[Source: US National Library of Medicine, full page: (LINK). Abstract, edited.]
Antivir Ther. 2019 Jun 7. doi: 10.3851/IMP3320. [Epub ahead of print]
Use of oseltamivir in lung transplant recipients with suspected or proven influenza infection: a 1-year observational study of outcomes and safety.
Jungo C1, Russmann S2, Benden C1,3, Schuurmans MM1,3,4.
Author information: 1 Divisions of Pulmonology, University Hospital, Zurich, Switzerland. 2 Clinical Pharmacology and Toxicology University Hospital, Zurich, Switzerland. 3 Department of Research and Education, University of Zurich, Zurich, Switzerland. 4 Pulmonology, Department of Internal Medicine, Cantonal Hospital, Winterthur, Switzerland.
Influenza virus infections in lung transplant recipients (LTRs) have an increased risk of unfavorable outcomes. Early initiation of treatment is associated with improved outcomes. In clinical practice, empiric oseltamivir treatment is therefore commonly started prior to diagnostic microbiological confirmation. There is limited data on the patient characteristics, outcomes and safety of this practice. This study investigated outcomes and safety of this preemptive treatment strategy using oseltamivir.
Descriptive analysis of LTRs who received oseltamivir for ≥2 days for suspected influenza infection between 07-2011 and 06-2012. Analyses were based on data from electronic medical records and our standardized LTR database with prospective documentation of clinical information including medication, laboratory and radiological results, outcomes and adverse events.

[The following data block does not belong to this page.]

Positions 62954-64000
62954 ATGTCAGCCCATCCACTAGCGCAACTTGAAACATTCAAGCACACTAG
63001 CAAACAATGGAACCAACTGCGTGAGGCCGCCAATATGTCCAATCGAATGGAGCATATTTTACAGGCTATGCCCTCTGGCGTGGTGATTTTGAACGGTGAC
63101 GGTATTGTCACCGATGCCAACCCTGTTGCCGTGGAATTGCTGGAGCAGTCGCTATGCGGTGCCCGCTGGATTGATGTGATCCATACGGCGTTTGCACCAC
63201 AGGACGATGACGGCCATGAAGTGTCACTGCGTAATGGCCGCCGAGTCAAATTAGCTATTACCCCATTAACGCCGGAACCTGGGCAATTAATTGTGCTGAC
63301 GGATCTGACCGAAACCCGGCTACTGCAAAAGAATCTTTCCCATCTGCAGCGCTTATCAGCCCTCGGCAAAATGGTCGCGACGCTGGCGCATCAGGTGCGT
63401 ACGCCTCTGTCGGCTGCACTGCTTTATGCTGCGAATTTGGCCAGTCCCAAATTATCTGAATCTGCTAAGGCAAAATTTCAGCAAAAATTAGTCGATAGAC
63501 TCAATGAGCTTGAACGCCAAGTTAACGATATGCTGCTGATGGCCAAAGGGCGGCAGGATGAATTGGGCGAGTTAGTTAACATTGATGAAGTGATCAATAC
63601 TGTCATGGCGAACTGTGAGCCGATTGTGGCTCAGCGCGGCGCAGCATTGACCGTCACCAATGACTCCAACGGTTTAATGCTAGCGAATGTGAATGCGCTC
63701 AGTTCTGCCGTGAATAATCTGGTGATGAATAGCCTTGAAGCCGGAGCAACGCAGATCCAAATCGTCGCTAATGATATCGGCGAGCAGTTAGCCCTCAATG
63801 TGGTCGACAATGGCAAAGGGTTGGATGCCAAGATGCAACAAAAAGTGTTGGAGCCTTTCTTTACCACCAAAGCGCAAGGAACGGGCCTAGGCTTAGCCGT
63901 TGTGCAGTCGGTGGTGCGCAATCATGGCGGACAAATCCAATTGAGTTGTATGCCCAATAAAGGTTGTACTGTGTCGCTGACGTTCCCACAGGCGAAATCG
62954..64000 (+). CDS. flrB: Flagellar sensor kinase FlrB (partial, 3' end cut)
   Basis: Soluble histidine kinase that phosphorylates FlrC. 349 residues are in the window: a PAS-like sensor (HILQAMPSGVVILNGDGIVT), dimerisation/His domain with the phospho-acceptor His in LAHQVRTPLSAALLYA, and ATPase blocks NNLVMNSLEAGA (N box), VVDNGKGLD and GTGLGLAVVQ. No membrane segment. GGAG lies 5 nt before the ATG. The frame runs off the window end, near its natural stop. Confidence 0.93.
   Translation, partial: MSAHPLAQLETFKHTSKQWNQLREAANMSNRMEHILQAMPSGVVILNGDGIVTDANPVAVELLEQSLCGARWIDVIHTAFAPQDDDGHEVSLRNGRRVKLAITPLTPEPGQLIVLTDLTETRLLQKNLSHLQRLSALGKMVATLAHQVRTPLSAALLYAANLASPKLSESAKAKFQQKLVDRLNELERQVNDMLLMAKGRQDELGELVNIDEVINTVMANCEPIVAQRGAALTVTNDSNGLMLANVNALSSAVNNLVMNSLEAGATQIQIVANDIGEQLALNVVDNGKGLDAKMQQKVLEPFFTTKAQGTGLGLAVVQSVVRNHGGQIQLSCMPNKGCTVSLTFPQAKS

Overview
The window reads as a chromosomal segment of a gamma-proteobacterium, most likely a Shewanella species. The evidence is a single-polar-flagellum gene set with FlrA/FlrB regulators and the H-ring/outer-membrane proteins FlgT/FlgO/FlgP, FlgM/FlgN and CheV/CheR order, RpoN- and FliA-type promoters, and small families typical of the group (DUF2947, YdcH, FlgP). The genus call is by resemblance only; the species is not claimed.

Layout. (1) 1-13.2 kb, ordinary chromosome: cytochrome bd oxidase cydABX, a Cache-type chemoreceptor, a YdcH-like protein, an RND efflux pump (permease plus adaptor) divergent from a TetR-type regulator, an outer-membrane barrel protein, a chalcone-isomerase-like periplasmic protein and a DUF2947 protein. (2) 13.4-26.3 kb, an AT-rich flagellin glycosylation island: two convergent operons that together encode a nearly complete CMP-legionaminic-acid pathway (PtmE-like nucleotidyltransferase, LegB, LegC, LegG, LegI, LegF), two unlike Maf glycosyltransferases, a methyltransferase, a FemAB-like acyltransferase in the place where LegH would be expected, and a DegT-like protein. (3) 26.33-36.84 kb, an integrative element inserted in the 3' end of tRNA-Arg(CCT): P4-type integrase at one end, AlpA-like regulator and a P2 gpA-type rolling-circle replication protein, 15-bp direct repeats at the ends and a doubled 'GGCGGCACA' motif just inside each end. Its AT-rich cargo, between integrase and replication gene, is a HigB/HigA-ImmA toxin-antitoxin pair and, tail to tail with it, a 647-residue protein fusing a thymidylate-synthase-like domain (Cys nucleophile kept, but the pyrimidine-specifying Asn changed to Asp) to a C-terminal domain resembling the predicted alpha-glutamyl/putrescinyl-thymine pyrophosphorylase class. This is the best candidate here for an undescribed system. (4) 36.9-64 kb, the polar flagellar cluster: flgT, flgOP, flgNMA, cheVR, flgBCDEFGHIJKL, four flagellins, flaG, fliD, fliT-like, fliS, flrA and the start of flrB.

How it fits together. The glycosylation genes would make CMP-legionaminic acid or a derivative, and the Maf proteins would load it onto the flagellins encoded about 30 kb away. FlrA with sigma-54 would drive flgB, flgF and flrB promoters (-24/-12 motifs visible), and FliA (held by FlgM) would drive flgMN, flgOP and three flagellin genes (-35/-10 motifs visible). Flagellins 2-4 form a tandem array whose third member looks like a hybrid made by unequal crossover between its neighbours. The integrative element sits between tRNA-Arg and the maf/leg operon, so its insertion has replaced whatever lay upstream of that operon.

We included 133 patients with a total of 261 oseltamivir treatment episodes (87.4% as outpatients). Median duration of oseltamivir treatment was 4 days (range 2 to 67), and 98.5% had concomitant antibiotic pharmacotherapy. Indications for oseltamivir included acute respiratory infection (66.7%), non-distinctive inflammatory reaction (51.3%), and influenza-like illness (2.7%). Influenza virus infection was confirmed by PCR in only 7%. Rhinovirus was the most frequent pathogen detected (14.9%). We discovered a wide range of adverse events but none occurred in >5%, and most were mild and of questionable causal relationship to oseltamivir administration.
This non-controlled retrospective analysis suggests that the preemptive use of oseltamivir for respiratory tract infections pending microbiological results is safe in LTRs.
PMID: 31172978 DOI: 10.3851/IMP3320
Keywords: Seasonal Influenza; Antivirals; Oseltamivir.